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Cox Report: October 2007
Jim Cox Report: October 2007
Dear Publisher Folk, Friends & Family:
I am a passionate observer of the publishing industry. I'm also interested in economics, political science, and history. This past month all three of these interests have collided like a train wreck with reverberations that have only begun to be felt by the industry, the government, and the public.
For the first time in American fiscal history, the American dollar is worth less than the Canadian dollar. At the last news report, the American dollar was pegged at an equivalent worth of 99 Canadian pennies. And it looks like the American dollar has not yet hit bottom.
Look at the last paperback you purchased or published. You'll likely find a two-tier pricing system that has existed for decades and kept pace with the increasing devaluation of the American dollar over the past half-century.
For example, I've just plucked at random a paperback from our review shelves. It's "Crazy in Love" by Lani Diane Rich and published by Grand Central (formerly Warner Books). Printed on the back cover just above the bar graph is: $6.99 US / $8.50 Can.
This book was published and sent to me before the news broke about the plummeting value of U.S. currency in the world's financial markets.
Will the mass market romance paperbacks published in 2008 have pricing structures that will read more like: $8.50 US/ $6.99 Can.?
Mass market paperbacks were the creation of World War II era paper shortages. I'm old enough to remember when Pocket Books debuted this new publishing format and priced their paperbacks at 10 cents. Now just a bit less than six decades later, paperbacks are at $6.99 and $7.99, with a few coming in that are hitting $8.50
I remember when comic books were 10 cents, and to be found on spinner racks and magazine shelves in every drugstore and grocery store in the country.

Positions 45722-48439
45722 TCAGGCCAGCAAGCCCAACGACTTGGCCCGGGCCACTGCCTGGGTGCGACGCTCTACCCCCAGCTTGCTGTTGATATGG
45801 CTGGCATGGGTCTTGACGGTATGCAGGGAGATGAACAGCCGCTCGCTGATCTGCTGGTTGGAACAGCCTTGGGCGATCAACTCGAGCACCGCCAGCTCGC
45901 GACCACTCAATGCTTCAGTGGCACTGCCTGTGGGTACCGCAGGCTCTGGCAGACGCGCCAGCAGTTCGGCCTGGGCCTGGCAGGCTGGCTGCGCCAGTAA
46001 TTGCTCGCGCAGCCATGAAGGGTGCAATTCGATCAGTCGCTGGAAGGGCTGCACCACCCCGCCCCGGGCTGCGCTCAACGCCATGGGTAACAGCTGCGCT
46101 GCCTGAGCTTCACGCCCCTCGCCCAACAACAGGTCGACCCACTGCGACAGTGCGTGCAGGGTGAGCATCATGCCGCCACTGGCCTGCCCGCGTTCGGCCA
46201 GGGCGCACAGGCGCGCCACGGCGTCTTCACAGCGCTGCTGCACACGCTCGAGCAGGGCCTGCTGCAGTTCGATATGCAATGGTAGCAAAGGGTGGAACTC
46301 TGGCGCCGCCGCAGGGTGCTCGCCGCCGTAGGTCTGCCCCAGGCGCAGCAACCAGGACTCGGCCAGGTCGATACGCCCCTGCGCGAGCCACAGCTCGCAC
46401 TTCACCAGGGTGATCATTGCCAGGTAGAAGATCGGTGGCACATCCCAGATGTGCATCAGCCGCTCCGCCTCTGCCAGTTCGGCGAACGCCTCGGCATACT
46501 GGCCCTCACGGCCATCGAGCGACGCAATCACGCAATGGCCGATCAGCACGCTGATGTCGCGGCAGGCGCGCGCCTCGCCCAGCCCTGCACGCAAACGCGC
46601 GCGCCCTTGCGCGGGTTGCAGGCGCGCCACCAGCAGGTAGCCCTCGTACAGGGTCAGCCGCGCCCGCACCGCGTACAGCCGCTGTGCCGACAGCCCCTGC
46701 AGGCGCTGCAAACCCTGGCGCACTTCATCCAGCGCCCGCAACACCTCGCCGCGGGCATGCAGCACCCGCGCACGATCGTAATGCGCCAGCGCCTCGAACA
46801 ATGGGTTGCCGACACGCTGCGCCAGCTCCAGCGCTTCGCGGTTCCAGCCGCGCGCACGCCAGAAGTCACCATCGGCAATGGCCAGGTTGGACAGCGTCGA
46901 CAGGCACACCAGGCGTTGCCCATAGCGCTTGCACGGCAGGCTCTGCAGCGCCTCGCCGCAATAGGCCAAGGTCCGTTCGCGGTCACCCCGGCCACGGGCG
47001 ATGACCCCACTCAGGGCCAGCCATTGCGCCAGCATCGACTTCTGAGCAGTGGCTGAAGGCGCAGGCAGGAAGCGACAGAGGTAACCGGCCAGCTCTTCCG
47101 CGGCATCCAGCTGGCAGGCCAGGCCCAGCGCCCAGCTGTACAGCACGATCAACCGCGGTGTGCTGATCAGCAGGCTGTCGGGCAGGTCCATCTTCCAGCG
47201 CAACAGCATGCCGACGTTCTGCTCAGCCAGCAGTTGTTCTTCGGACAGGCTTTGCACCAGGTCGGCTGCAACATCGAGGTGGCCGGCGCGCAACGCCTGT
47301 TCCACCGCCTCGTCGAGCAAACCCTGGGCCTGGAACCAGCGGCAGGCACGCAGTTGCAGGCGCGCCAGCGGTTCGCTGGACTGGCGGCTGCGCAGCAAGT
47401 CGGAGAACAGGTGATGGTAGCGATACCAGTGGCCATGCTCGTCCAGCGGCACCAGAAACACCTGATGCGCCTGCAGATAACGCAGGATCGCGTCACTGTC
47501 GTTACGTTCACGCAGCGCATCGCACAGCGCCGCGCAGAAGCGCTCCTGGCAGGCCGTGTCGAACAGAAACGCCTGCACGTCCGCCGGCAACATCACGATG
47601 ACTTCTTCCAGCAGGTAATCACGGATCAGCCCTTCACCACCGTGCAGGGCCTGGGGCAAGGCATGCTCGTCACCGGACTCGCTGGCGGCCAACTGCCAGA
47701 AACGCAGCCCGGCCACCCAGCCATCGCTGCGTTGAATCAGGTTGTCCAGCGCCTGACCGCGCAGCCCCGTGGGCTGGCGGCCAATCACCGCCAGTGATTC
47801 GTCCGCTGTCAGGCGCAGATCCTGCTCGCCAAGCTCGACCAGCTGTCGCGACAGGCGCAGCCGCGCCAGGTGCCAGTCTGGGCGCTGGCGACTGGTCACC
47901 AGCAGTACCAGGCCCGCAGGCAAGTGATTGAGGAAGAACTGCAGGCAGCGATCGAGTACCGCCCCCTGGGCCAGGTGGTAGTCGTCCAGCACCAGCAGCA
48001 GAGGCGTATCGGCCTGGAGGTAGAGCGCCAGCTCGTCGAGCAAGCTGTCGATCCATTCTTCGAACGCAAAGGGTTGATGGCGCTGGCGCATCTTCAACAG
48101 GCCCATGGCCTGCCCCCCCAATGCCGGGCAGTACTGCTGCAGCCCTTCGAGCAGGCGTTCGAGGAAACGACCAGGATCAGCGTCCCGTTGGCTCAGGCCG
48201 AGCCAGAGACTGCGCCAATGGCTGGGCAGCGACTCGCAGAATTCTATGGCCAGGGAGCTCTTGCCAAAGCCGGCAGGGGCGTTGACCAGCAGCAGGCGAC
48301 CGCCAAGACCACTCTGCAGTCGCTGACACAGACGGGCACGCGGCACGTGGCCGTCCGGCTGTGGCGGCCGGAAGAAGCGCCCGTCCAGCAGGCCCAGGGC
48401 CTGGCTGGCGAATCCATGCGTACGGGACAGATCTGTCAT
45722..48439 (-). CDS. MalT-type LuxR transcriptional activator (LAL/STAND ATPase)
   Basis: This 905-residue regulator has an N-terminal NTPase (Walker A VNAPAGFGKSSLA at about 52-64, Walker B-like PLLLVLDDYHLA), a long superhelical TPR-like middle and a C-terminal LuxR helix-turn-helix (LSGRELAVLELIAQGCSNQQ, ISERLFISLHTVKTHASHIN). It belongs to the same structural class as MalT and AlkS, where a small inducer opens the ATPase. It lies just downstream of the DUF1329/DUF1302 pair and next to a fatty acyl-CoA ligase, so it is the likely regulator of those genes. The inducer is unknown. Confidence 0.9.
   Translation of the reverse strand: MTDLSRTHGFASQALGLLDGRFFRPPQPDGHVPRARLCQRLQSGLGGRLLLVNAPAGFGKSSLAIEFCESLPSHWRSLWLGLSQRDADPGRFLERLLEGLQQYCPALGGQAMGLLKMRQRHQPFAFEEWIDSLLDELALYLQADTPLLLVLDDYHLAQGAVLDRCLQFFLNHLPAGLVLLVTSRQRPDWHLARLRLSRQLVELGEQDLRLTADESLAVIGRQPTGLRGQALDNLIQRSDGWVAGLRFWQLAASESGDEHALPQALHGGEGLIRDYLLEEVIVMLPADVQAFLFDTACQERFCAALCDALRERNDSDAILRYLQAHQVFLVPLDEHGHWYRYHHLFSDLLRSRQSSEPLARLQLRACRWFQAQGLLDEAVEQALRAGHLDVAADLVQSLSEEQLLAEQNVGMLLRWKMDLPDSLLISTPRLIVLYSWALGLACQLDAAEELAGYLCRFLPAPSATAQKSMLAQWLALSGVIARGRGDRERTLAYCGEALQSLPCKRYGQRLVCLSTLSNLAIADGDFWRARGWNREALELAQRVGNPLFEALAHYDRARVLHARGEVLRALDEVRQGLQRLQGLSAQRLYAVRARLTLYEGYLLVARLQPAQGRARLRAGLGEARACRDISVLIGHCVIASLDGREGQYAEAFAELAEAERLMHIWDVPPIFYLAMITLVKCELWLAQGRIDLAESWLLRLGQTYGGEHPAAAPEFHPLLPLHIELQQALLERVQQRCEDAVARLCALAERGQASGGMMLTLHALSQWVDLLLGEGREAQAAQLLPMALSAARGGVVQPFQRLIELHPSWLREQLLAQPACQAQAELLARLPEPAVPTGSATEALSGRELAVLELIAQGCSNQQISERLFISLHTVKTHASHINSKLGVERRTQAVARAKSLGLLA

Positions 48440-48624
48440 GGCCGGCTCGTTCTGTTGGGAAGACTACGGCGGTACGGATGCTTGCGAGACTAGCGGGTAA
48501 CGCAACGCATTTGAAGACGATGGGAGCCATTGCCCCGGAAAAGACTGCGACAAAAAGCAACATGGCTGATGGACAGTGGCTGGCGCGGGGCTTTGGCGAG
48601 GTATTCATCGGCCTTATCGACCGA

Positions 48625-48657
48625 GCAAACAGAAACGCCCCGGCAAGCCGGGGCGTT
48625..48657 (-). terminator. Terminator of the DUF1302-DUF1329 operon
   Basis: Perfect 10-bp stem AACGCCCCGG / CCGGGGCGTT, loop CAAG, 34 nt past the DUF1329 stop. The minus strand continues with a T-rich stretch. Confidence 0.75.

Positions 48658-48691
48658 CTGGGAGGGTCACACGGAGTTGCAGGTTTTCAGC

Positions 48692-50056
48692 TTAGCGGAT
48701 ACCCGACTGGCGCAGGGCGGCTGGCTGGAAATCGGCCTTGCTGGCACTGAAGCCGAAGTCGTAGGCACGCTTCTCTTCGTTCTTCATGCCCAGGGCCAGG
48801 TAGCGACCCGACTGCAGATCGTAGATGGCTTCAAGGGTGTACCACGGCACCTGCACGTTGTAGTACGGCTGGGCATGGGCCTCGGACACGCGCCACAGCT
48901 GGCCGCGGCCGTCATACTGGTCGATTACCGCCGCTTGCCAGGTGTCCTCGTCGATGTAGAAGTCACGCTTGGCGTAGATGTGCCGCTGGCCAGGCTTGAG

Then over the last five decades the price of a comic book started the same upward slope that other forms of American publishing were to travel.
Comics went from a dime, to 12 cents, then to 15, to 25, to 35, to 50, to 75, to 99, to 1.25, to 1.35, to 1.50, to 1.75, to 1.99, and on, and on, until today they commonly price out at $2.99 and $3.99
One of the results of this pricing inflation is that comics are no longer to be found on spinner racks in America's drugstores and grocery stores. They are the province of comic book specialty stories -- or direct from the publisher by subscription.
What is behind this price inflation that has so permeated the American publishing industry? The same forces that are behind every aspect of inflation in contemporary American society:
1. Government borrowing to finance government programs (military and non-military, foreign and domestic) rather than taxing to finance them.
2. The increasing power and influence of corporations and conglomerates over the political process in the form of money and what money buys (which is especially unfettered access to policy makers and lucrative election support for those who comply as requested).
3. Population increases coupled with resource depletions (think trees and petroleum) contributing to the cost of production and distribution of goods (like books) and services (like libraries).
One inescapable conclusion drawn from these trends in publishing with respect to the devaluation of American currency is that life is going to get ever so much more difficult for small presses and self-published authors who must price their books higher than the conglomerate publishers because of shorter print runs.
I'm sad to report that I see no end in sight to the deleterious effect on the publishing industry of the continuing drop in the value of an America dollar.
I've depressed myself enough for one day. Now let's talk about authors selling their own books -- regardless of how much they are priced: